Upon hovering over a canton, show a label with its name.

Exercise 9
Add a distance/area measurement functionality to the map.
The measurment units should be kilometers (for distances) and square-meters (for areas.)

Exercise 10
Add the mini-map feature to your map.
The mini-map should have the same provider tiles and it should start minimized.

Harvesting Data From the Web With Rvest: Exercises

The rvest package allows for simple and convenient extraction of data from the web into R, which is often called “web scraping.” Web scraping is a basic and important skill that every data analyst should master. You’ll often see it as a job requirement.

In the following exercises, you will practice your scraping skills on the “Money” section of the CNN website. All of the main functions of the rvest package will be used. Answers to these exercises are available here.

Since websites are constantly changing, some of the solutions might grow to be outdated with time. If this is the case, you are welcome to inform the author and the relevant sections will be updated.

Exercise 1
Read the HTML content of the following URL with a variable called webpage:
At this point, it will also be useful to open this web page in your browser.

Exercise 2
Get the session details (status, type, size) of the above mentioned URL.

Exercise 3
Extract all of the sector names from the “Stock Sectors” table (bottom left of the web page.)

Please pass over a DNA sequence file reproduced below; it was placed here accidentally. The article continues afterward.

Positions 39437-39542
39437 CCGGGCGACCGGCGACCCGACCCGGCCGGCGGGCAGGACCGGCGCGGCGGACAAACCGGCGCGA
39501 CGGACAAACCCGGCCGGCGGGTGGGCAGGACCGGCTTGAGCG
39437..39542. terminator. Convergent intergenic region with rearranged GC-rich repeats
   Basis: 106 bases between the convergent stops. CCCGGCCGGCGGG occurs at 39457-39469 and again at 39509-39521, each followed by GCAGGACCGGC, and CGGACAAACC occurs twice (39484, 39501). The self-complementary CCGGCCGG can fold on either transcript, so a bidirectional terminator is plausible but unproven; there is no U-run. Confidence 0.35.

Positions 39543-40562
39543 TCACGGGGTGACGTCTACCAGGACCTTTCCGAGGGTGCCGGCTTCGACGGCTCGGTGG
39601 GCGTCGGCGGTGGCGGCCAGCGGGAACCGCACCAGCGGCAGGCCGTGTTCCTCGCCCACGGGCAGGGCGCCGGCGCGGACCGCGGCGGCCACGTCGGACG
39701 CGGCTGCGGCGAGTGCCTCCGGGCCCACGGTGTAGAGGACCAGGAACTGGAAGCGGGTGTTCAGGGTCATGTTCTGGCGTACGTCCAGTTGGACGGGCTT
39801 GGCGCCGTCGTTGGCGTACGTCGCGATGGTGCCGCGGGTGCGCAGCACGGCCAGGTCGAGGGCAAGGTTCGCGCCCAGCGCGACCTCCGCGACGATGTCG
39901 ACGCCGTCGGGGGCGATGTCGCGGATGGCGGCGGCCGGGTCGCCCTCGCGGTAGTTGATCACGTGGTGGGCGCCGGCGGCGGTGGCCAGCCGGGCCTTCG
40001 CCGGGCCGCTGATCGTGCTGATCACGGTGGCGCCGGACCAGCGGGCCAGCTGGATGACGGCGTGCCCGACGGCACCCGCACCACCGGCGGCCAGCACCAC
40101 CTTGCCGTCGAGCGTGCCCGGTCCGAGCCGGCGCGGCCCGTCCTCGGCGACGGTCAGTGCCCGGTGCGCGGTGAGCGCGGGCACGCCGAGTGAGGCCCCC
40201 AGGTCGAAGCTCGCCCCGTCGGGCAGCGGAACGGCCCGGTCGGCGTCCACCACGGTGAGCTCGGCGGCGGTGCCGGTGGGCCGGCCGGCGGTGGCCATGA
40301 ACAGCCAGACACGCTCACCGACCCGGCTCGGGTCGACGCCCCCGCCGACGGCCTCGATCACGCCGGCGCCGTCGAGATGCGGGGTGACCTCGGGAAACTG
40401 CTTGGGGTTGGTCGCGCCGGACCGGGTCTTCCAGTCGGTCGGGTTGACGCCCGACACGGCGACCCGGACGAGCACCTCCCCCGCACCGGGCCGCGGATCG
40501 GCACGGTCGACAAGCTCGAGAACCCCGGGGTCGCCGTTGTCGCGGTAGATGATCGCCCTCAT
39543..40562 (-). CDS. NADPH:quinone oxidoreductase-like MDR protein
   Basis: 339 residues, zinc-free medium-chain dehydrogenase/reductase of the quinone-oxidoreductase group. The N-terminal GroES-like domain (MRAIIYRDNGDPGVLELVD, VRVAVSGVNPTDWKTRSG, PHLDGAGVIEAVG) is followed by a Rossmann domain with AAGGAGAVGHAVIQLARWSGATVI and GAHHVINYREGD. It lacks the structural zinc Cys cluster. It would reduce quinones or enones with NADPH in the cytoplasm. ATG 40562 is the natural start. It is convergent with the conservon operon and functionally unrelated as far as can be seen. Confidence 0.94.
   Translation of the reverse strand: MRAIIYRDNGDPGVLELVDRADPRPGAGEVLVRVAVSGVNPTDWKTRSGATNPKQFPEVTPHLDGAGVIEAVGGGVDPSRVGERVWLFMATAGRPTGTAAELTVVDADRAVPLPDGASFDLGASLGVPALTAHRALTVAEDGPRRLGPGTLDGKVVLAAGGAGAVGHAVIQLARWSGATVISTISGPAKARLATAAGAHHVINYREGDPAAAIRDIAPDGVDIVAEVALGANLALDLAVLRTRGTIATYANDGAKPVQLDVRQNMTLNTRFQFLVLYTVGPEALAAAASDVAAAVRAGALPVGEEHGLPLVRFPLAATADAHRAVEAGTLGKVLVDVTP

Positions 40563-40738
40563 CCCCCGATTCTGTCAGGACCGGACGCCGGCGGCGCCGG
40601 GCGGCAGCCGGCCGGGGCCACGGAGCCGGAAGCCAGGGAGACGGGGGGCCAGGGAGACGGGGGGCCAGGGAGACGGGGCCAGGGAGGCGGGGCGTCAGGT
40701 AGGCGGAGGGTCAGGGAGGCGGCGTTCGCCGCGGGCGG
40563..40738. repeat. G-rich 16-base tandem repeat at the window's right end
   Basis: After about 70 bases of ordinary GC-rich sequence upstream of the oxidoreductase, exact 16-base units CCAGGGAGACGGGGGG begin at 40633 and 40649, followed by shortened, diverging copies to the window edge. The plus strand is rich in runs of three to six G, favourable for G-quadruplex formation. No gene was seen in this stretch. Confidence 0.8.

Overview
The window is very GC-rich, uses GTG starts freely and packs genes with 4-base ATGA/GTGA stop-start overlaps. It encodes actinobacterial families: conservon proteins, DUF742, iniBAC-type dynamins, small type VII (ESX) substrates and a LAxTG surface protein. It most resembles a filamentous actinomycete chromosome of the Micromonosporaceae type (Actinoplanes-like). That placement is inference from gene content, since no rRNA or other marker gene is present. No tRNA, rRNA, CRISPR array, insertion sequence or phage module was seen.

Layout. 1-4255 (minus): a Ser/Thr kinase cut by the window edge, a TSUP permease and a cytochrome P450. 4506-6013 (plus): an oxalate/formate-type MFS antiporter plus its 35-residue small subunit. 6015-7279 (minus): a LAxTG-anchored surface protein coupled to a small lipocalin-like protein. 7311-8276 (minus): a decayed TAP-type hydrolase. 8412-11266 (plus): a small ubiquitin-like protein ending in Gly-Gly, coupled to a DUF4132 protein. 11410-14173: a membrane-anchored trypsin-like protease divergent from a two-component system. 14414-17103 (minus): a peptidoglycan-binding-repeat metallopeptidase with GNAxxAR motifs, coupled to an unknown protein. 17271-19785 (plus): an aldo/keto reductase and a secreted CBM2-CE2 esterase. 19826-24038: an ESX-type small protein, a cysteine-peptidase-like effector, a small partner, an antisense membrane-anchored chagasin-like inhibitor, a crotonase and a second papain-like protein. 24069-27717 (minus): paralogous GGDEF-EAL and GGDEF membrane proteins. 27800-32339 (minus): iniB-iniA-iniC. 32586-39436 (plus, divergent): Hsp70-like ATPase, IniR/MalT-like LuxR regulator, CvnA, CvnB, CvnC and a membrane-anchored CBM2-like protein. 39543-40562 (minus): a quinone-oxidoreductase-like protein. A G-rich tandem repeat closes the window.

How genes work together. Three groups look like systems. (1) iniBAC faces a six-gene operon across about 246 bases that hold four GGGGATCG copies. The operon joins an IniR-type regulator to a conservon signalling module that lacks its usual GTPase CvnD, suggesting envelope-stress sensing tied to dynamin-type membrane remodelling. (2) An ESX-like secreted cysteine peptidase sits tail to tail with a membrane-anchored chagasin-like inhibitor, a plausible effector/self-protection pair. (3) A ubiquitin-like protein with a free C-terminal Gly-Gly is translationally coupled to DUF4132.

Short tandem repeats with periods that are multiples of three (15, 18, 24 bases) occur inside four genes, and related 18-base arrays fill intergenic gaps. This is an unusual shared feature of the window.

Exercise 4
Extract all of the “3 Month % Change” values from the “Stock Sectors” table.

Exercise 5
Extract the table “What’s Moving” (top middle of the web page) into a data-frame.

Exercise 6
Re-construct all of the links from the first column of the “What’s Moving” table.
Hint: the base URL is “”

Exercise 7
Extract the titles under the “Latest News” section (bottom middle of the web page.)

Exercise 8
To understand the structure of the data in a web page, it is often useful to know what the underlying attributes are of the text you see.
Extract the attributes (and their values) of the HTML element that holds the timestamp underneath the “What’s Moving” table.

Exercise 9
Extract the values of the blue percentage-bars from the “Trending Tickers” table (bottom right of the web page.)
Hint: in this case, the values are stored under the “class” attribute.

Exercise 10
Get the links of all of the “svg” images on the web page.

Basic Generalized Additive Models In Ecology: Exercises


Generalized Additive Models (GAM) are non-parametric models that add smoother to the data. In this exercise, we will look at GAMs using cubic spline using the mgcv package. Data-sets used can be downloaded here. The data-set is the experiment result of grassland richness over time in the Yellowstone National Park (Skkink et al. 2007).
Answers to these exercises are available here. If you obtained a different (correct) answer than those listed on the solutions page, please feel free to post your answer as a comment on that page. Load the data-set and required package before running the exercise.

Exercise 1
Observe the data-set and try to classify the response and explanatory variables. We will focus on ROCK as an explanatory variable.

Exercise 2
Do some scatter-plots.

Exercise 3
Since it is not linear, try to do GAM with ROCK variables.

Exercise 4
Check the result. What can be inferred?

Exercise 5
Do some validation plots.

Exercise 6
Plot the base graph.

Exercise 7
Add “predict” across the data and add some lines.

Exercise 8
Plot the fitted values.